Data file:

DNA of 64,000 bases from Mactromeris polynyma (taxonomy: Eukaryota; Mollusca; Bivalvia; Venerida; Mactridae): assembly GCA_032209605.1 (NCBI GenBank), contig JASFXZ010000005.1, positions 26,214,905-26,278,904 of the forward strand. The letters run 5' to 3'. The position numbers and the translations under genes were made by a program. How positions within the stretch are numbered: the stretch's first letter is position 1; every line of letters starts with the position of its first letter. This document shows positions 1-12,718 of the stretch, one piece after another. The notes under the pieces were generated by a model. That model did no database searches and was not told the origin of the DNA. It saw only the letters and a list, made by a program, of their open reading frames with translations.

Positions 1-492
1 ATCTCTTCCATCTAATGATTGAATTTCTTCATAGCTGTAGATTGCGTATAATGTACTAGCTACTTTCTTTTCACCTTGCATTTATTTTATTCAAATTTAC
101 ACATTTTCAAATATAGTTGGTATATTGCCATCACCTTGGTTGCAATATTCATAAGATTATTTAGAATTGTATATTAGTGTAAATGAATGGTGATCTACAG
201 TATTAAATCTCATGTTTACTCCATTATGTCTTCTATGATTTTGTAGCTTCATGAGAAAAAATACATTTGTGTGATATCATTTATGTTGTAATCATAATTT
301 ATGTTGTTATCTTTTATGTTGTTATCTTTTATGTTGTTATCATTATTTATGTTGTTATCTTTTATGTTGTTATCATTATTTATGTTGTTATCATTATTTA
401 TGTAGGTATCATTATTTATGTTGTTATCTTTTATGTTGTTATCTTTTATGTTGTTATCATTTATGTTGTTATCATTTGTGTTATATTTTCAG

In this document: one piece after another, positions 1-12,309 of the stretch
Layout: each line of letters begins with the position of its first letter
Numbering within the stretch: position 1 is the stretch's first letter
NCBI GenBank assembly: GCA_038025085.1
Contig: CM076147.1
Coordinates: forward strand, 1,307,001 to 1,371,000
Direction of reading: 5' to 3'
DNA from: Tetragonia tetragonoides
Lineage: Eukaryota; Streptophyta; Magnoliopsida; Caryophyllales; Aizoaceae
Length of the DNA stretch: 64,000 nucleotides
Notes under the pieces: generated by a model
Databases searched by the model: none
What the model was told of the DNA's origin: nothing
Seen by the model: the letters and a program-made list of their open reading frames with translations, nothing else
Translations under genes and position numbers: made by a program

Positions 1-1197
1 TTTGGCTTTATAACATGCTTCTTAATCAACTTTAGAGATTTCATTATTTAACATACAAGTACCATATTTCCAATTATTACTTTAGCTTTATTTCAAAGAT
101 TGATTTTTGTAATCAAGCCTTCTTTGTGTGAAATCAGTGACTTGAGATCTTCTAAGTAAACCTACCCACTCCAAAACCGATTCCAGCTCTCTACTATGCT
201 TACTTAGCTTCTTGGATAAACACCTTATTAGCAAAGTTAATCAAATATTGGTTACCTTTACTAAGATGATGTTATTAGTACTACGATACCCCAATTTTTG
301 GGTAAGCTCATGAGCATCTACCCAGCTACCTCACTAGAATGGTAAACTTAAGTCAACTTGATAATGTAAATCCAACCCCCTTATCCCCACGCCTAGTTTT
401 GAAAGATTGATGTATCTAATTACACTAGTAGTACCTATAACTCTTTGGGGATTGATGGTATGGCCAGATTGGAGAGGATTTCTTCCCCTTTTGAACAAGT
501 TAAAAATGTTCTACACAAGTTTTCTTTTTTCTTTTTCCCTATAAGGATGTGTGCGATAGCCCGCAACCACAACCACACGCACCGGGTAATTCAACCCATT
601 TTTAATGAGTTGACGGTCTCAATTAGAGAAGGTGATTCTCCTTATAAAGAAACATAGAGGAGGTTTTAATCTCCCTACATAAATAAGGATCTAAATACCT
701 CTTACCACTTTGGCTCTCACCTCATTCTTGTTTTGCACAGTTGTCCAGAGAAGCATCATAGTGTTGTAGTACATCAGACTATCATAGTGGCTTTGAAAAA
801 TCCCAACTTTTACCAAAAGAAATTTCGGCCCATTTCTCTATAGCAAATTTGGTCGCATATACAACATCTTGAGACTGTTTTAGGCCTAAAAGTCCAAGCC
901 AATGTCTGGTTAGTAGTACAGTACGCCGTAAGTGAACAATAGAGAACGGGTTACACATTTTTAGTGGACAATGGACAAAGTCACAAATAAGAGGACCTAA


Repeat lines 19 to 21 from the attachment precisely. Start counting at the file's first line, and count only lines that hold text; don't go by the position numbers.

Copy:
Databases searched by the model: none
What the model was told of the DNA's origin: nothing
Seen by the model: the letters and a program-made list of their open reading frames with translations, nothing else